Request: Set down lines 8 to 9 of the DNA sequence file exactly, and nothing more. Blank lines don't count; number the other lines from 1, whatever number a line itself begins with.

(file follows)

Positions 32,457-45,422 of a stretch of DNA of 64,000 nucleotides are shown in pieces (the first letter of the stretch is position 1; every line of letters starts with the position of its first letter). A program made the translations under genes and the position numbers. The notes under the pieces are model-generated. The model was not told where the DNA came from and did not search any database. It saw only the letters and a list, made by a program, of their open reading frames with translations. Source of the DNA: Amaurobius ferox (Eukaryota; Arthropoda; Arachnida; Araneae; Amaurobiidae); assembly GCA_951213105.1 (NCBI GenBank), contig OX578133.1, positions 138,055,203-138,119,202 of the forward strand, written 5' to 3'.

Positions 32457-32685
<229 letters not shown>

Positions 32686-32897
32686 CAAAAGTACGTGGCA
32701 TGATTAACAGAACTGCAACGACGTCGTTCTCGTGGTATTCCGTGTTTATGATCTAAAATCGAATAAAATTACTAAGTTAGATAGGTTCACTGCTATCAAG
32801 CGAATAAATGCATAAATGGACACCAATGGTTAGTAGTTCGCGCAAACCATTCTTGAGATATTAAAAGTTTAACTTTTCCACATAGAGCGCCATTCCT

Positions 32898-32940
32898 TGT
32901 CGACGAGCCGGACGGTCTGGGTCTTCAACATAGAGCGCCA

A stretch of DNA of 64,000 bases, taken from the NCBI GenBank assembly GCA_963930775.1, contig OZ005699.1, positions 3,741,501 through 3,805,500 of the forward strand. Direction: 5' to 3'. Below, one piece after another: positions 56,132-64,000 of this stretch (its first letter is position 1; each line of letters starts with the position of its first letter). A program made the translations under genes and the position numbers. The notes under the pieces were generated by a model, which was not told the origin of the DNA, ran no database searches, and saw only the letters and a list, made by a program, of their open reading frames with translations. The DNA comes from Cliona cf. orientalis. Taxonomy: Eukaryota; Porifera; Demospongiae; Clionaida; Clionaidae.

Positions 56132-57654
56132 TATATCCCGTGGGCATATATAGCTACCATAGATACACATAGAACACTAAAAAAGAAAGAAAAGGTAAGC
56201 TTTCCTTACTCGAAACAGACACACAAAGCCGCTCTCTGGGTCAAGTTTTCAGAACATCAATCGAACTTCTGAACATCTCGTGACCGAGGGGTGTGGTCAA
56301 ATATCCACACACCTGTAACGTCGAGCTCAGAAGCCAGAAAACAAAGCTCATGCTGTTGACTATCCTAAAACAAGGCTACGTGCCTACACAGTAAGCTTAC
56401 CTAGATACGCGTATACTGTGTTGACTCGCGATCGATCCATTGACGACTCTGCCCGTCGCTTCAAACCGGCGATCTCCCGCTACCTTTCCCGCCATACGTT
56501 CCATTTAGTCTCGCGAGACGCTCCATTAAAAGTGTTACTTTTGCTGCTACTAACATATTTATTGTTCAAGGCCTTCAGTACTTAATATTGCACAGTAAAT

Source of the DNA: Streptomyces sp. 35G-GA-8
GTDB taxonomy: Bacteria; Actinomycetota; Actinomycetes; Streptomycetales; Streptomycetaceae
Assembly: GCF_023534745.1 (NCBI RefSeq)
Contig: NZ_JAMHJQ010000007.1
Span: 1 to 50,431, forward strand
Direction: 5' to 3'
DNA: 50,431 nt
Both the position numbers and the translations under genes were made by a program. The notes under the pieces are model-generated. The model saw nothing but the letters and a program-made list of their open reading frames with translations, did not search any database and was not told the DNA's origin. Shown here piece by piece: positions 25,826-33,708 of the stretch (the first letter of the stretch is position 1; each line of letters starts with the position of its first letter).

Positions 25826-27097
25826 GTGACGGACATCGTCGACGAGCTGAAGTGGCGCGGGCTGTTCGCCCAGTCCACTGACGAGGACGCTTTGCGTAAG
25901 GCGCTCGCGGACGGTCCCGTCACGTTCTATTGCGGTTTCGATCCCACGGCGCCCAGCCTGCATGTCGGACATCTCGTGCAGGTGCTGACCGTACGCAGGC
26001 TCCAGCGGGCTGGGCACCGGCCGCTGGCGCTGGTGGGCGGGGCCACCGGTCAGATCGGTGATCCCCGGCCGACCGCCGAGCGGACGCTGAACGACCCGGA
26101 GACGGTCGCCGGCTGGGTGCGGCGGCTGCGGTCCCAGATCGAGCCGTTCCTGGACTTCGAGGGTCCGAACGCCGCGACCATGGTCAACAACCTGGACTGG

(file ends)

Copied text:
Positions 32898-32940
32898 TGT